International Review of Environmental and Resource Economics > Vol 6 > Issue 1

Tradable Permits versus Tradable Credits: A Survey and Analysis

Andries Nentjes, University of Groningen, Faculty of Law, Department of Law and Economics, The Netherlands, a.nentjes@online.nl Edwin Woerdman, University of Groningen, Faculty of Law, Department of Law and Economics, The Netherlands, e.woerdman@rug.nl
 
Suggested Citation
Andries Nentjes and Edwin Woerdman (2012), "Tradable Permits versus Tradable Credits: A Survey and Analysis", International Review of Environmental and Resource Economics: Vol. 6: No. 1, pp 1-78. http://dx.doi.org/10.1561/101.00000047

Published: 01 Jan 2012
© 2011 A. Nentjes and E. Woerdman
 
Subjects
Environmental Economics
 
Keywords
Q58K32D62D21
Emissions tradingCap-and-tradeCredit tradingEconomic incentivesInstrument choiceEnvironmental law and economics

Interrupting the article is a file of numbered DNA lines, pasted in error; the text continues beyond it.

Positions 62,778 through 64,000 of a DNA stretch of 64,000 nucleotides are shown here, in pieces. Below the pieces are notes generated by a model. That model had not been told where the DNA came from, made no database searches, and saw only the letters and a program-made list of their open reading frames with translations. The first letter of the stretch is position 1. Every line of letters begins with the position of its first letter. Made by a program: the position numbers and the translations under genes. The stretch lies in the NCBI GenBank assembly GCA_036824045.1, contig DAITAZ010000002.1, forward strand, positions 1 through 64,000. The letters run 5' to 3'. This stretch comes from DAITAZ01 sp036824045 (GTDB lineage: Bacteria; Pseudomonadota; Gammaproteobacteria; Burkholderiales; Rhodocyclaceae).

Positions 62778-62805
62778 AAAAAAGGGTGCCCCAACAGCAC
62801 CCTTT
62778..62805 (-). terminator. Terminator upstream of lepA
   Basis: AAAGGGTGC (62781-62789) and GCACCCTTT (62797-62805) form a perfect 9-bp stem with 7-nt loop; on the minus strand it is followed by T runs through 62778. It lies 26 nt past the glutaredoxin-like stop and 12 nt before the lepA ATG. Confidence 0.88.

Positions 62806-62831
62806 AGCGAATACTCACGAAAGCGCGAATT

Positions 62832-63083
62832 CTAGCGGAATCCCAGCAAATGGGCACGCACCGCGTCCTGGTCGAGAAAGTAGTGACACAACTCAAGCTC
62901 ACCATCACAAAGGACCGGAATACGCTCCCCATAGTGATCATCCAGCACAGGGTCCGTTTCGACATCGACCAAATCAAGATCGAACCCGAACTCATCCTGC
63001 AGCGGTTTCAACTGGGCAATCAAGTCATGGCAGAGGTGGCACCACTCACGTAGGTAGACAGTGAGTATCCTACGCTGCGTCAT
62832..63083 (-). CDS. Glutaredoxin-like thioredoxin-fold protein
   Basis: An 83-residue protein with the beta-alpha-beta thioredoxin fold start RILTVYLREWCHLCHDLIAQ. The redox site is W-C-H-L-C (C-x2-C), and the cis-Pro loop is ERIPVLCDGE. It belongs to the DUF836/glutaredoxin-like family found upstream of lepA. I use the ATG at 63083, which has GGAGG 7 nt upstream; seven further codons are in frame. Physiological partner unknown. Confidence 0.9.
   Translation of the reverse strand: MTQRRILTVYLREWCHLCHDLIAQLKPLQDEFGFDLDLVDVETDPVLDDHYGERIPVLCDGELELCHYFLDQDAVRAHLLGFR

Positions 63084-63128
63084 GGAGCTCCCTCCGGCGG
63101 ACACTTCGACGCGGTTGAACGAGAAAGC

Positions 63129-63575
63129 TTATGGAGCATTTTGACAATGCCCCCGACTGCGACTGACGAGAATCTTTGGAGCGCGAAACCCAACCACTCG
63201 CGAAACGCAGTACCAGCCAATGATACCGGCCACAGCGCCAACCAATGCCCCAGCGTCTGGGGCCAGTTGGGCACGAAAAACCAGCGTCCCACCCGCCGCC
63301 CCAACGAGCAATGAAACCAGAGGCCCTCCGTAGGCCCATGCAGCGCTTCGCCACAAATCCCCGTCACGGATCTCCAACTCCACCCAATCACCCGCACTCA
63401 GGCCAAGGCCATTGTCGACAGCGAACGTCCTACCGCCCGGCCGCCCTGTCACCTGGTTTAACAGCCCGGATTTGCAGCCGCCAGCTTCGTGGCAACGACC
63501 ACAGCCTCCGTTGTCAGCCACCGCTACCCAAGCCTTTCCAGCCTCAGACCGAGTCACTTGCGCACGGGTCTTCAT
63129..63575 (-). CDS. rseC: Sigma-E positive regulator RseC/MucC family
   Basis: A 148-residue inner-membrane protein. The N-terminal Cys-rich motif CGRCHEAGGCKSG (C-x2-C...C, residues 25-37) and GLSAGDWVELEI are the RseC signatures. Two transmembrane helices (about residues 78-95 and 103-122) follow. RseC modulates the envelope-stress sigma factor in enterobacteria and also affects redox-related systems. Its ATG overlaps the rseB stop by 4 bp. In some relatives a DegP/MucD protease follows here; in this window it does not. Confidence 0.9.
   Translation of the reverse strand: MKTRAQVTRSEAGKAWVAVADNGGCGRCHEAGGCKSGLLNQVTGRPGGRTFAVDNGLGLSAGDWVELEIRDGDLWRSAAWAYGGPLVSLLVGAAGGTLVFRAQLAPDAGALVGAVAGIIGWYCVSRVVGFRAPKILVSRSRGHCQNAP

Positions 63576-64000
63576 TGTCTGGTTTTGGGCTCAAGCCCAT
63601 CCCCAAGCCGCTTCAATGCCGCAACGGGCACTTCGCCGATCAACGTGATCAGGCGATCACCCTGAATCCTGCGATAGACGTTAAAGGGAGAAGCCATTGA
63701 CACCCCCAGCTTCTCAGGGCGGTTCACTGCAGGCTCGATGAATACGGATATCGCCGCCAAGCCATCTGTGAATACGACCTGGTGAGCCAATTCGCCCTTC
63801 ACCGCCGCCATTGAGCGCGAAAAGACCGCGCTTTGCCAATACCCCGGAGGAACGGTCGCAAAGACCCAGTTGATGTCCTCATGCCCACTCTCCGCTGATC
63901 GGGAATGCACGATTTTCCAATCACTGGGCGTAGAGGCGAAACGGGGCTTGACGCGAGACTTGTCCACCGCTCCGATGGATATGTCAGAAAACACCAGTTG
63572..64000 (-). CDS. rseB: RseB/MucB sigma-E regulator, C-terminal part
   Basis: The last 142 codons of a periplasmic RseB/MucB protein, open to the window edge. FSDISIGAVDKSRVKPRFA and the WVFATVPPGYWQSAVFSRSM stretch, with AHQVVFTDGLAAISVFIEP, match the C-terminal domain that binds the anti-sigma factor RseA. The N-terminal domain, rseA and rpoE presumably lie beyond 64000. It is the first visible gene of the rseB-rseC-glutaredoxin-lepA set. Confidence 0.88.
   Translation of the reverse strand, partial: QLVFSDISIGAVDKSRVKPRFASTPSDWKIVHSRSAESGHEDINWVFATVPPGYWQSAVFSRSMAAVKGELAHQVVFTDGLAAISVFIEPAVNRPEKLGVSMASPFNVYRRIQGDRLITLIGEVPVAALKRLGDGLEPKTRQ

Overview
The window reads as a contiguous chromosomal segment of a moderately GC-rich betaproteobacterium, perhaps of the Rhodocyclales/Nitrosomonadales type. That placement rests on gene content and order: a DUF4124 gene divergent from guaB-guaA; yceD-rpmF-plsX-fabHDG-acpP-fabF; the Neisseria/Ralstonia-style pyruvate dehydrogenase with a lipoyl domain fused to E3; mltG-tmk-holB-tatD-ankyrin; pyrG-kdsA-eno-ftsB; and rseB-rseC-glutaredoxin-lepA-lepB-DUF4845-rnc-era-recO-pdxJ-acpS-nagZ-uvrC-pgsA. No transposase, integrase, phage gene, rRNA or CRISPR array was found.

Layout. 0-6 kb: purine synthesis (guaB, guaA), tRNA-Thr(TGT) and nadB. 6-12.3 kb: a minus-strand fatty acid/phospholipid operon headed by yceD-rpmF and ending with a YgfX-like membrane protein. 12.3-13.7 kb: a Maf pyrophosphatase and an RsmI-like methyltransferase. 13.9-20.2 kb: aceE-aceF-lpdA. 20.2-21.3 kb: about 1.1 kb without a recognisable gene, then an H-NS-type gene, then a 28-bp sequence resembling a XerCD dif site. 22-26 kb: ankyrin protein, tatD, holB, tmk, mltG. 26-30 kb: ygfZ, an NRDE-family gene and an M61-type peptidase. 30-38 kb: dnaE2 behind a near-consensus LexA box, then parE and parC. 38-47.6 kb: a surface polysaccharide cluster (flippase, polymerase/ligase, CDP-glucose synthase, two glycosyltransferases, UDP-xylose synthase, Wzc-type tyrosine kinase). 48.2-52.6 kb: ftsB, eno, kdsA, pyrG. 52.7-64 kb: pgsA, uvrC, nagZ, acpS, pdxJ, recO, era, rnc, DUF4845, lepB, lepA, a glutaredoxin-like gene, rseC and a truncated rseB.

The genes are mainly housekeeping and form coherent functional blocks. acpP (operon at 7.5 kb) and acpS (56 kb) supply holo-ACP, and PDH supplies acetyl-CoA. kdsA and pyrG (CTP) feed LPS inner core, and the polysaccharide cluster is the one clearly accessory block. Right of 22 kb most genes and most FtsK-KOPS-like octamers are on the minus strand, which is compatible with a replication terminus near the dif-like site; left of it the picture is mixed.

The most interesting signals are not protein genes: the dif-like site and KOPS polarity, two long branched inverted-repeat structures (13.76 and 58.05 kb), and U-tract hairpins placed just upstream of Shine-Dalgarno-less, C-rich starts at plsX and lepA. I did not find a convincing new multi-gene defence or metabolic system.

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In this article:
1 Introduction
2 A Short History of Permits and Credits
3 Economic Impacts of Permits and Credits
4 Permits and Credits in Public Choice Theory
5 Permits, Credits and Technical Progress in Pollution Control
6 Compliance in Permit and Credit Trading Schemes
7 Permits, Credits and Institutional Evolution
8 Conclusion
Acknowledgements
References

Abstract

This article compares tradable permits with tradable credits, two distinct economic instruments of environmental policy. It is demonstrated that under credit trading, which is an addition to (relative) emission standards, residual emissions are free of cost. Under permit trading (cap-and-trade), residual emissions always have a cost. The economic consequences of this difference are surveyed and analyzed with regard to various issues, including economic efficiency, political acceptance, incentives for adopting clean technologies, and incentives for legal compliance. The review concludes that permit trading is less costly to society than credit trading, but imperfect markets for output may change this ranking. The article reveals several gaps in the literature and formulates some new hypotheses for future research.

DOI:10.1561/101.00000047